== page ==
Wildlife Ranger

Helicopters are being used to fight both poaching and car hijacking in South Africa.

Tokkie Botes

In big demand: Tokkie Botes and his JetRanger. Picture: FFFSA.

Tokkie Botes is passionate about both his Bell JetRanger and rhino conservation.

As the founder and driving force behind non-profit organisation, Flying For Freedom SA (FFFSA), Botes has donated more than 1,000 hours of flying in his Bell 206 to the service of conservation in southern Africa. 

He and his crew use the aircraft as a very effective tool in the ongoing war against the ravages of rhino poaching.

There is an insatiable demand for rhino horn as its value – $70,000 per kilogram – is greater than for cocaine. 

Botes makes his helicopter available at a moment’s notice to assist ground forces in capturing poachers, who have been known to turn their rifles on approaching aircraft.

Flying For Freedom also assists by ferrying veterinarians to snared animals; conducting aerial surveys of vultures; and defending the habitat of the nocturnal riverine rabbit, the most endangered mammal in South Africa. 

It is not a glamorous wildlife job, especially as they frequently have to collect forensic evidence from carcasses. Botes said: “We find rhino carcasses from the air and then land and start work.  It’s a tough job, especially when animals are in an advanced stage of decay; the insects and the smell can be extremely unpleasant. But somebody has to do it and, hopefully, arrests will follow.”

Such is the demand for his services that Botes patrols almost daily looking for signs of poachers, delivering vets to wounded animals, and sometimes fling orphaned rhinos calves to safety.  

He and his wife, Marina, manage to pay a large part of the huge operating costs of his service to conservation with the support of Skuurpoort Verspreiders, the fuel distribution company they own. 

Botes believes his Bell JetRanger206 it ideally suited to the demanding flying of conservation work. He particularly recommends the Van Horn tail rotor blades he fitted. He said: “They make the helicopter much more manoeuvrable, so it feels like an old car that got power steering,”

Botes is approved by the South African Parks Board to fly his helicopter throughout Kruger National Park to assist anti-poaching operations. He has been awarded the SANParks Kudu Award as the pilot and founder of FFFSA for his commitment to anti-poaching and environmental crime investigations in the park.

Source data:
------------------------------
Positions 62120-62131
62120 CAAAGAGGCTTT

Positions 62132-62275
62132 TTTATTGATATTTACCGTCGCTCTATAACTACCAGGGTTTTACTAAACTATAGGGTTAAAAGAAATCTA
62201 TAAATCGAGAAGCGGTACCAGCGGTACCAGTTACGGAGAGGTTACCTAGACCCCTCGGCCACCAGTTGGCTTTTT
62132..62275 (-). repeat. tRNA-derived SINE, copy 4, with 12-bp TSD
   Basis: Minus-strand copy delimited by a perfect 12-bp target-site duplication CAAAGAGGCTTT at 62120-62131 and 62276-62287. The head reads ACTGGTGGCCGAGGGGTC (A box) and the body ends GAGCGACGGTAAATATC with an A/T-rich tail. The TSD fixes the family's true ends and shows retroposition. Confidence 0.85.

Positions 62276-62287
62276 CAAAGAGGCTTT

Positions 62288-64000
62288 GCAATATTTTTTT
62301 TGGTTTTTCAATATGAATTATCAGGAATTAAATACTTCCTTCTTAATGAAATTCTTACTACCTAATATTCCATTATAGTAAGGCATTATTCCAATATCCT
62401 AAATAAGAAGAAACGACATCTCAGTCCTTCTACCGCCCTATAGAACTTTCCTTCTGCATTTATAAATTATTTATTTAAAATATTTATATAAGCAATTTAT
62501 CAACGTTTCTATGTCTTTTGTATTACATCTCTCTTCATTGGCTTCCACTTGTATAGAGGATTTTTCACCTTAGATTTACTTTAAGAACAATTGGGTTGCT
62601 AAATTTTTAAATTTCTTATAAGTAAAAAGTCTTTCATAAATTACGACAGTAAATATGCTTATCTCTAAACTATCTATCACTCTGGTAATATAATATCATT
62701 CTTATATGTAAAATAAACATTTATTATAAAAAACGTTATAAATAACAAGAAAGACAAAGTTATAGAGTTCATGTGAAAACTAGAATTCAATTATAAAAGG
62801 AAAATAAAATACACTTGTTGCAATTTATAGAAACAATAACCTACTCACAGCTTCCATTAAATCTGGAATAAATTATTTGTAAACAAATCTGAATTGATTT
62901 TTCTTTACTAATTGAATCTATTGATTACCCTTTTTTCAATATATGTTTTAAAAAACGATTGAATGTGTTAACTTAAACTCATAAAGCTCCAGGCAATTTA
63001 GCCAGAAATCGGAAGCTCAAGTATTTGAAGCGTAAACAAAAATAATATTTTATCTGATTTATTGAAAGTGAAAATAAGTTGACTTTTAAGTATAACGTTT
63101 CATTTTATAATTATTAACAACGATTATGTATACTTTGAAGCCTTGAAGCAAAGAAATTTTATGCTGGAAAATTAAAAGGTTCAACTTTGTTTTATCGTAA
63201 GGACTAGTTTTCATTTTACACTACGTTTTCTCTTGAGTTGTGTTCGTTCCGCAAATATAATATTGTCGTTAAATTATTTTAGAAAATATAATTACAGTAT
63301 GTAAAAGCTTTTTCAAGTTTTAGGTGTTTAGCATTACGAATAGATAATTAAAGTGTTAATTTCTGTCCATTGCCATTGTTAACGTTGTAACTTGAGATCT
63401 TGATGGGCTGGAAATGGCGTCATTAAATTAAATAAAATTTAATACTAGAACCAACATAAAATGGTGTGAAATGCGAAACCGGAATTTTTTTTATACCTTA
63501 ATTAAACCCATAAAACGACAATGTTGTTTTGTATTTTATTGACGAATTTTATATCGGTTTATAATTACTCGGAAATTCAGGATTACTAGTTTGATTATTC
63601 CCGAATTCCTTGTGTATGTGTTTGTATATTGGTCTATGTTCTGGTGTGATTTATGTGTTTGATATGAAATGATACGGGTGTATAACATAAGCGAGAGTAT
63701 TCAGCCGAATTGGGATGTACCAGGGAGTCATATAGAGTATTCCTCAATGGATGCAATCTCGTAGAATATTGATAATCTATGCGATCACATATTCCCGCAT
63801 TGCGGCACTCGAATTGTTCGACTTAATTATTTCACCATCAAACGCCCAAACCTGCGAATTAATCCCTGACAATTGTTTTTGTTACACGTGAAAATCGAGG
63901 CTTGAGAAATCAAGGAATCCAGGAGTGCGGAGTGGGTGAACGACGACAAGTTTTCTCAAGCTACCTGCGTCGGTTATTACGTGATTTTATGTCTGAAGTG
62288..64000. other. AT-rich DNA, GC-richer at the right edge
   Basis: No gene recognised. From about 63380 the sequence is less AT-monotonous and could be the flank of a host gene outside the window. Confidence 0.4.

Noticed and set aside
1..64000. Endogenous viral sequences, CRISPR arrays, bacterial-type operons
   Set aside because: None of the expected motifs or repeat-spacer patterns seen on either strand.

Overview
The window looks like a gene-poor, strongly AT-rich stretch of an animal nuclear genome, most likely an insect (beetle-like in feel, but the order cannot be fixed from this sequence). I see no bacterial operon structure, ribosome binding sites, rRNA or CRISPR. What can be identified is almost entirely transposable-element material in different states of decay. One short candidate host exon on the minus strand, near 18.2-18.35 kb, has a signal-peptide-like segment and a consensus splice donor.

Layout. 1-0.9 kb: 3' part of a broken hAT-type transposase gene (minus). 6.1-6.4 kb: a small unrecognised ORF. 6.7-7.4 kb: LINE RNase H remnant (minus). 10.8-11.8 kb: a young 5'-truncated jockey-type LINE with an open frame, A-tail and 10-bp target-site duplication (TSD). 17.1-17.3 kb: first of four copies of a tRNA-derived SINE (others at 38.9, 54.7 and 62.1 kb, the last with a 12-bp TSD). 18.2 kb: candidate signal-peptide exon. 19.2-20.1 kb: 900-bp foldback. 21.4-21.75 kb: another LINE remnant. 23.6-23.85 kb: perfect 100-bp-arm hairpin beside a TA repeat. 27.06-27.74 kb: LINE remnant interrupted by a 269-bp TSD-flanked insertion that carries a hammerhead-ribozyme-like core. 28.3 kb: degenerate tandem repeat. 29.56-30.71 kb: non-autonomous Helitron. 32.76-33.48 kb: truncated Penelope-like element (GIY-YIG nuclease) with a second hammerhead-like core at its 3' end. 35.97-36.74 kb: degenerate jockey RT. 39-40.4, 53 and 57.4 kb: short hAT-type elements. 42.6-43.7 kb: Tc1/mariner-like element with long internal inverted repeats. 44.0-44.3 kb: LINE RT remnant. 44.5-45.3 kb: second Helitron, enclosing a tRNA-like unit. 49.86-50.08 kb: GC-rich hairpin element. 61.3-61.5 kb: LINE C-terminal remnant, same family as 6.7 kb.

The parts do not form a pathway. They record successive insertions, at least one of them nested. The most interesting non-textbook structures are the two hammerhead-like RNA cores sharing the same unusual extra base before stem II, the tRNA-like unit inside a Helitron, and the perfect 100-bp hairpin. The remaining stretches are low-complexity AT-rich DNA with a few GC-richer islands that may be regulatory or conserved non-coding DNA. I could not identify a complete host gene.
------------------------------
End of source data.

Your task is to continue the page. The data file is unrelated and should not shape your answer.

Meanwhile, George Tonking flies a Robinson R44 for a security company in a specialist role hunting for hijacked cars from the air.

Like Botes, Tonking must be on standby to be airborne in a moment’s notice when the tracking device in a stolen car is activated.

“Contrary to Hollywood chopper chases, it is practically impossible to apprehend vehicles from the air, considering the risk of overhead lines, buildings, and other such obstacles,” he revealed, adding: “This is where teamwork comes in. A ground team nearly always apprehends the suspects; our job is to spot the target and to follow any possible runners.”

It’s demanding flying in the high-density altitude of the South African highveld, often with a burly policeman or two in the passenger seats.

The piston helicopter’s performance limitations must always be kept in mind, as must fuel endurance. But, despite these considerations, both the piston-engine powered R44 and the turbine R66 have been remarkably effective in crime-fighting. 

Private security companies have embraced the Robinson helicopters for their low operating costs and reliability. Their success led the South African Police Service (SAPS) to relax their twin turbine engine requirement and purchase six R44 helicopters through National Airways, based at Lanseria Airport, outside Johannesburg. 

Each SAPS R44 helicopter is fitted with a forward-looking infrared (FLIR) Ultra 8000 thermal imaging system, a 15-20 million candlepower Spectrolab SX5 searchlight, moving map technology, and other essential law enforcement equipment. 

The R44s provide police commanders with better situational awareness and, with the FLIR Ultra 8000 systems, the SAPS can expand their dusk-to-dawn operations and observe situations otherwise not visible at night. Moving map technology improves police response times by enabling flight crews to direct ground units to locations using the fastest routes.

A standard part of the SAPS pilot’s training includes 100 hours in a Robinson R44, making the pilots familiar with the helicopter’s flight characteristics and operations. Their experience allows the SAPS to bring the new helicopters online quickly.


Guy Leitch

Guy Leitch

Guy is an aviation analyst in demand by South African TV, radio and print publications.